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Gay-Straight Alliances

By and — Diversity in Education Special Edition Contributor
Updated on May 17, 2010

What Are Gay-Straight Alliances?

Gay-straight alliances (GSAs) are student-led school clubs for lesbian, gay, bisexual, and transgender (LGBT) youth and their straight (heterosexual) allies. A common misconception of GSAs is that they are limited to only LGBT youth. In fact, GSAs typically include larger numbers of straight students than LGBT students (Herdt, Russell, Sweat, & Marzullo, 2007). As of 2008, there were over 4,000 GSAs from across the United States registered with the Gay, Lesbian, and Straight Education Network (GLSEN; www.glsen.org).

What Do Gay-Straight Alliances Do?

LGBT youth often experience harassment or victimization at school, which places them at risk for school failure and health problems (O’Shaughnessy, Russell, Heck, Calhoun, & Laub, 2004; Szalacha, 2003). GSAs are typically formed by students who are aware of the unsafe climate for LGBT students in their schools and communities and who work towards improving the climate for all students, regardless of sexual orientation or gender appearance.
  • GSAs provide a safe place for students to receive information, education, and support
  • They are places where students can engage in student-driven advocacy or just “hang out” (Griffin, Lee, Waugh, & Beyer, 2004). 
  • Like other school-based clubs, GSAs usually have regular meetings, have a school-employee as an advisor, and plan events open to the entire school community. 

National Day Of Silence and Queer Youth Advocacy Day

Two examples of activities that GSA participants engage in include the National Day of Silence and Queer Youth Advocacy Day.

The National Day of Silence, created in 1996 and sponsored by the Gay, Lesbian and Straight Education Network (GLSEN), is a student-led action day that creates awareness of the bias that LGBT young people experience at school. Youth typically take a vow of silence for the day and distribute information to others about ways that they can make schools safer for all students.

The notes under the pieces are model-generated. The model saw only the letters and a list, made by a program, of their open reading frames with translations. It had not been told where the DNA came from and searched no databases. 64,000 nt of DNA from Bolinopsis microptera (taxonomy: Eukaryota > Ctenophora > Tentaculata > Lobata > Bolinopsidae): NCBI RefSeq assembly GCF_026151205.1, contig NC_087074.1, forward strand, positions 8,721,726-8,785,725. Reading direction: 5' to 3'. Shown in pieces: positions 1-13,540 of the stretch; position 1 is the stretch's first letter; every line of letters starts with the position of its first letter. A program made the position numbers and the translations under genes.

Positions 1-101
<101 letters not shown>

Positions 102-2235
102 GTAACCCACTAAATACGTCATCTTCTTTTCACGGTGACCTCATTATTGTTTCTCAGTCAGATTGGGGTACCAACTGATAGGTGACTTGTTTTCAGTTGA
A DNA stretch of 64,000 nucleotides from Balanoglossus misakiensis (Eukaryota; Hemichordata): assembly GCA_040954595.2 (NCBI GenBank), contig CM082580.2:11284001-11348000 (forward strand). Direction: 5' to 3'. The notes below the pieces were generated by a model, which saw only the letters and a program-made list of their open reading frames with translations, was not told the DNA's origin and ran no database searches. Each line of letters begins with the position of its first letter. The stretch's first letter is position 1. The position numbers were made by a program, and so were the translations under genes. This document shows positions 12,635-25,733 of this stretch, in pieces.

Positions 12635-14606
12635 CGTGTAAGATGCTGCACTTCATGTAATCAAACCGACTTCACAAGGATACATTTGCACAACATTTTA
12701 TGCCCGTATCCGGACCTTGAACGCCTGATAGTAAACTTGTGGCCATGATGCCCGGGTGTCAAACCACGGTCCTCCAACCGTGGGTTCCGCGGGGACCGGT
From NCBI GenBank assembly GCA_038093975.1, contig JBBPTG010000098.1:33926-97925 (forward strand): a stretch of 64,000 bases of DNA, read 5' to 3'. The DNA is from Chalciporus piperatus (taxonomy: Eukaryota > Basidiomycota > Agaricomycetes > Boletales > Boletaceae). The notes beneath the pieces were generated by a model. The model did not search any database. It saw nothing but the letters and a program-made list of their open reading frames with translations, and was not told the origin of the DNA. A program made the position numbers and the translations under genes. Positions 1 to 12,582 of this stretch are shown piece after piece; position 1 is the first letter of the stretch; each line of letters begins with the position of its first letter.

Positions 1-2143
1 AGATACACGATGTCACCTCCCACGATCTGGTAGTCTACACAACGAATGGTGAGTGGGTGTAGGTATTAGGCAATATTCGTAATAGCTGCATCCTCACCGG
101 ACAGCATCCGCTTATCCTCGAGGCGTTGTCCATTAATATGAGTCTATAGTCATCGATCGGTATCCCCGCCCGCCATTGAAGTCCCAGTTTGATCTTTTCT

Queer Youth Advocacy Day, planned by the Gay-Straight Alliance Network (www.gsanetwork.org), is an annual event when GSA members from across the state of California arrive at the state capital to learn how to lobby and then get experience lobbying for safe school legislation and other LGBT-related policies.

What Are Some Of The Benefits of GSAs?

  1. Participation in student-directed advocacy organizations and activities at school builds youth self-efficacy and gets youth involved in their greater community (Flanagan, 2004).
  2. While schools are often found to be unsafe places for LGBT students, research indicates that the presence of a GSA is associated with greater safety for students. In fact, GSAs are linked to fewer student reports of harassment and victimization due to actual or perceived sexual orientation and better educational health outcomes (O’Shaughnessy et al., 2004). Notably, out of several strategies that are successful in promoting safety and well-being at school, GSAs appear to have the strongest influence on school climate for LGBT youth (Szalacha, 2003).
  3. Friendships are critical to young peoples’ lives, and supportive friendships with other LGBT youth are shown to be especially beneficial for LGBT young people (Anderson, 1998). Gay-student alliances provide a space for LGBT youth to meet other LGBT young people and straight allies. These friendships are likely beneficial because they can discuss similar experiences and feelings straight youth may not understand and may give LGBT youth the sense that they are not alone.

Resources For Parents, Educators, and Students

The following organizations have useful information, including activities for GSAs and how to start one in your school:

References

Anderson, A. L. (1998). Strengths of gay male youth: An untold story. Child and Adolescent Social Work Journal, 15, 5-71.

Flanagan, C. A. (2004). Volunteerism, leadership, political socialization, and civic engagement. In R. M. Lerner & L. Steinberg (Eds.), Handbook of adolescent psychology (2nd Ed.). Hoboken, NJ: John Wiley & Sons.

Griffin, P., Lee, C., Waugh, J., & Beyer, C. (2004). Describing roles that gay-straight alliances play in schools: From individual support to social change. Journal of Gay and Lesbian Issues in Education, 1, 7-22.

Herdt, G., Russell, S. T., Sweat, J., & Marzullo, M. (2007). Sexual inequality, youth empowerment, and the GSA: A community study in California. In N. Teunis & G. Herdt (Eds.), Sexual Inequalities (pp. 233-252). Berkeley: University of California Press.

O’Shaughnessy, M., Russell, S., Heck, K., Calhoun, C., & Laub, C. (2004). Safe place to learn: Consequences of harassment based on actual or perceived sexual orientation and gender non-conformity and steps for making schools safer. San Francisco, CA: California Safe Schools Coalition.

Szalacha, L. (2003). Safe sexual diversity climates: Lessons learned from an evaluation of Massachusetts Safe Schools Program for Gay and Lesbian Students. American Journal of Education, 110, 58-88.

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